Despite the wealth of art history and archaeology books out there, it’s rare to find something that is useful to the practitioner as well as the academic. Understandably, authors tend to have the ability or the desire to focus on one aspect. Coatworth and Pinder’s Art of the Anglo-Saxon Goldsmith is an exceptional study, combining both aspects seamlessly. The name is somewhat misleading, as the book covers work in gold, silver and copper; the same techniques can be applied to all of them. The ironwork of the ísensmiþ is not covered, but questions are raised about possible overlaps between ferrous and non-ferrous skills, and whether some of the metalworkers did both.
There is no step-by-step guide to metalworking practice here, but the tools and methods of the period are described in section 2, in enough detail for the reader to develop their own workshop. This is a synthesis of archaeological finds and experimental archaeology, with some contributions by the authors. In particular, the manufacture of reeded strips is interesting, and there is a thorough discussion of mold-making, with surprisingly complex combinations of positive and negative models required for some cast objects.
In section 3, extant texts (eg. legal documents, inscriptions, depictions) are used to reconstruct the role of the goldsmith in society, with an open-minded stance on issues like itinerant smiths versus settled workshops, and whether craft specialisation is suggestive of economic and social development. As the authors acknowledge, there is so little information, and the role of goldsmiths was far from simple – there were goldsmiths throughout Anglo-Saxon society, from slaves to the elites, but they are described indirectly, perhaps in a will (for the slaves) or a law, and there is nothing to link people with places and artefacts. The names of most will never be known, but they live on through their work.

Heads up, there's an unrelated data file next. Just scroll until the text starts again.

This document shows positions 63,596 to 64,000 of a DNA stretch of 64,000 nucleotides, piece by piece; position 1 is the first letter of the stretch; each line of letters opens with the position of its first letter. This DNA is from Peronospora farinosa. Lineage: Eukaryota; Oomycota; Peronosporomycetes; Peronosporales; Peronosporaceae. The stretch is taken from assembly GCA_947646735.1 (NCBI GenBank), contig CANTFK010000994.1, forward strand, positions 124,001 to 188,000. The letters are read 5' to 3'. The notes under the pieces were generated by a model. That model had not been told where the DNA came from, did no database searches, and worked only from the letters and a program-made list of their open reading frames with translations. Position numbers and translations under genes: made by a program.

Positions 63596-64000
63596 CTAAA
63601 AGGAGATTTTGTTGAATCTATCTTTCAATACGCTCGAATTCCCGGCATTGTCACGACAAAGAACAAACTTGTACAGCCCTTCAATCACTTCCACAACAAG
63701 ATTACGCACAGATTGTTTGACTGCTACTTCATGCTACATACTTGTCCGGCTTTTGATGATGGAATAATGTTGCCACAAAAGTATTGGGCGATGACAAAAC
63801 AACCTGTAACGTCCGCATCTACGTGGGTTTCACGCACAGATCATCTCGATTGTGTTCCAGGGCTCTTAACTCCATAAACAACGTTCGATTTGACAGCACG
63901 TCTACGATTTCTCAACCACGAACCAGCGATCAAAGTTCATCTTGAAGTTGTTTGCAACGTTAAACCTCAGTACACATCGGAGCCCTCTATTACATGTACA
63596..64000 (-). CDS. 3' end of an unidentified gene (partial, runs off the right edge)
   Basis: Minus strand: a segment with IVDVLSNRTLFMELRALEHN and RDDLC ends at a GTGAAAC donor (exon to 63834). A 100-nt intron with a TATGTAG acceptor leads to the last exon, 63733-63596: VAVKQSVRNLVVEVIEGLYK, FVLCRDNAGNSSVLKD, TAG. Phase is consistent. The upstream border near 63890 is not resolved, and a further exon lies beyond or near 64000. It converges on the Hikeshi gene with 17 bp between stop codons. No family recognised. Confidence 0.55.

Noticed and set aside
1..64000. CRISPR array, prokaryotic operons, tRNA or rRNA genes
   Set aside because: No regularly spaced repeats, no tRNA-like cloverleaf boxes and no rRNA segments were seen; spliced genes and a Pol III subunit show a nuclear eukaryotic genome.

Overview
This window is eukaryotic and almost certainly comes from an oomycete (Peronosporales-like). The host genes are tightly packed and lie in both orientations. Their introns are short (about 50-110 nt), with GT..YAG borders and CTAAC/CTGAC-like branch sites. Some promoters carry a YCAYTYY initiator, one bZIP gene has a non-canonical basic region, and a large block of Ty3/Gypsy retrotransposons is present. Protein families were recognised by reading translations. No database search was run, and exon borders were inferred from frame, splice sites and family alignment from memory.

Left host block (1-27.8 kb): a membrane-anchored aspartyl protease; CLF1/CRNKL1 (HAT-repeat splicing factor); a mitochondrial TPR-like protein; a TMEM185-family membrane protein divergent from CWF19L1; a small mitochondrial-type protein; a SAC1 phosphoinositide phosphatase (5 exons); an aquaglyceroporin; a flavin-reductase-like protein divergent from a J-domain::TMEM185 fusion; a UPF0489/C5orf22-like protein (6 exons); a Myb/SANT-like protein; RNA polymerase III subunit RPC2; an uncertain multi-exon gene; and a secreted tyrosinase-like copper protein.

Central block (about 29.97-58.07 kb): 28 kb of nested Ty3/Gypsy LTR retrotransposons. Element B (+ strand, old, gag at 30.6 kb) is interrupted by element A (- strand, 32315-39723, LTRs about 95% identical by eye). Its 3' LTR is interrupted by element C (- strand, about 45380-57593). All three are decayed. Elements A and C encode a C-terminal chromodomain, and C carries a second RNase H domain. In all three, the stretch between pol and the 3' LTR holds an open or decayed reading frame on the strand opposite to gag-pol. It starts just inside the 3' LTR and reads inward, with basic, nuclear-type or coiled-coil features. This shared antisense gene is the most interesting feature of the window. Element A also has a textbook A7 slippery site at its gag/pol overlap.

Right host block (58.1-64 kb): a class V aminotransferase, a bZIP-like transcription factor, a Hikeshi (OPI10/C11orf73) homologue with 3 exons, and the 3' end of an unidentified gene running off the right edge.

The appendices contain an Anglo-Saxon vocabulary for metalwork (with English and Latin translations), and a catalogue of 90 artefacts that are particularly relevant to the text. The bibliography is extensive – more evidence for the depth and insight of this study.
There are more questions raised than questions answered in this book, but that is something to be praised. It provides a strong foundation for future research in this field, and I am very lucky to have a copy. Getting one yourself might be more problematic, as they cost over £100, but if you can, it is worth it.